Interview with John Pilger
By: Pablo Navarrete – Venezuelanalysis.com
John Pilger is an award-winning journalist, author and documentary filmmaker, who began his career in 1958 in his homeland, Australia, before moving to London in the 1960s. He has been a foreign correspondent and a front-line war reporter, beginning with the Vietnam War in 1967. He is an impassioned critic of foreign military and economic adventures by Western governments.
Tuesday, May 01, 2007. By: Venezuelanalysis.com
Venezuelan President Hugo Chavez announced yesterday that the country’s minimum wage would be raised by 20%, to $286 per month, and that Venezuela would withdraw its membership from the World Bank and the International Monetary Fund.
Also, Chavez said that by 2010 the Venezuelan work week will be lowered from 44 to 36 hours. Chavez made the announcements yesterday evening, during a celebration on the evening before International Workers’ Day, May 1st.
· Workers jubilant at nationalisation of reserves
· Chavez pulls country out of World Bank and IMF
Larry Elliott, economics editor. Wednesday May 2, 2007. The Guardian
Thousands of Venezualan workers took control of foreign-owned oil fields yesterday as Hugo Chávez stepped up his battle with Washington in a new wave of nationalisation and an announcement that the country was leaving the World Bank and the International Monetary Fund.
Thursday, Apr 26, 2007 By: Natalie Obiko Pearson - AP
CARACAS, Venezuela (AP) -- Four major oil companies on Wednesday agreed to cede control of Venezuela's last remaining privately run oil projects to President Hugo Chavez's government, but ConocoPhillips resisted, prompting warnings that its fields could be taken over outright.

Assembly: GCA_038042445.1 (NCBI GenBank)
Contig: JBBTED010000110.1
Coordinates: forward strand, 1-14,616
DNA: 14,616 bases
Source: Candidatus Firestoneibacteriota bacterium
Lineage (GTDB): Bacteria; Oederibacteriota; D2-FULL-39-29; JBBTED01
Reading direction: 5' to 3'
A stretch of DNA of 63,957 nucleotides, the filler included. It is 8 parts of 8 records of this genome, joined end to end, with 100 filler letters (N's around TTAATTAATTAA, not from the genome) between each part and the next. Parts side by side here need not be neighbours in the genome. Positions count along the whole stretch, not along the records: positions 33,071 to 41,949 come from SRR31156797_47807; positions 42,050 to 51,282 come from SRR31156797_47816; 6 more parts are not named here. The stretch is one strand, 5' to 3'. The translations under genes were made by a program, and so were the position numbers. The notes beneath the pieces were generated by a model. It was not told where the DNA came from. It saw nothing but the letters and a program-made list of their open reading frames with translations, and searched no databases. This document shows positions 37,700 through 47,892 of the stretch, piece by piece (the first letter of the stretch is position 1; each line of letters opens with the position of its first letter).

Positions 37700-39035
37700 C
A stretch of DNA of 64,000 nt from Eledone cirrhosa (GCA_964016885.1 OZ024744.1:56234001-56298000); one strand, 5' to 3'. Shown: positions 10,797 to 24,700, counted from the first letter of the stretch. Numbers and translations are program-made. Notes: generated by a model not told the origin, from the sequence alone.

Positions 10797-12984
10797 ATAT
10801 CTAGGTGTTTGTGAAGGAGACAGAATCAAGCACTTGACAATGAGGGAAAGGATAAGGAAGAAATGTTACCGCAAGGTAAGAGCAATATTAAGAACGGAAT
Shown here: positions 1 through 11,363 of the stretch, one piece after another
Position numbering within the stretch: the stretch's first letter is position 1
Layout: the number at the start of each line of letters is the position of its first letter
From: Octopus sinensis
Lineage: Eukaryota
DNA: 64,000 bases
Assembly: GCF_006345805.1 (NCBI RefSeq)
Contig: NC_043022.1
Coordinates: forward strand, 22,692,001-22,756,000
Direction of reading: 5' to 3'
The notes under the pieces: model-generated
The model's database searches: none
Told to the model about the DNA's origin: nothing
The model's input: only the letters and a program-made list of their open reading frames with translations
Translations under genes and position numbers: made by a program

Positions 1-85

Thursday, Apr 26, 2007. By: Jay Hartling
19 April 2007. By Federico Fuentes, Caracas. Green Left Weekly
Returning once again to Venezuela — having last spent four months here in 2005 — I recalled a refrain that had been constantly repeated by Venezuelans: “After we re-elect Chavez in 2006, the real revolution will begin.” It took very little time for me to realise exactly what they meant.
An Account of April 11-13, 2002, in Venezuela
For the fifth anniversary of the defeat of the April 11-13 coup attempt, the most complete account—in English—of what happened and an examination of the most pressing questions around the events of those days.
By: Gregory Wilpert – Venezuelanalysis.com Published: 13/04/07
Orlando Chirino, a national coordinator of the UNT union federation and a leader of its C-Cura ‘classist’ tendency, writes
AMY GOODMAN: Five years ago this week, Venezuelan President Hugo Chavez was temporarily ousted in a short-lived coup. The date was April 11 and 12, 2002.
The leader of the coup was a business executive named Pedro Carmona. Carmona quickly received the support of the Bush administration, as well as much of the corporate press in the United States. After the coup, the New York Times proclaimed in an editorial, “Venezuelan democracy is no longer threatened by a would-be dictator.”
24 March 2007. Review by Stuart Munckton
Monthly Review Press, 2006. US$14.95, 127 pages
“I recommend this good book, booklet to go by its size, but the content is big”, Venezuela’s socialist President Hugo Chavez said on his television program Alo Presidente on January 21. He was speaking about Build it Now: Socialism for the Twenty-first Century, written by Michael Lebowitz.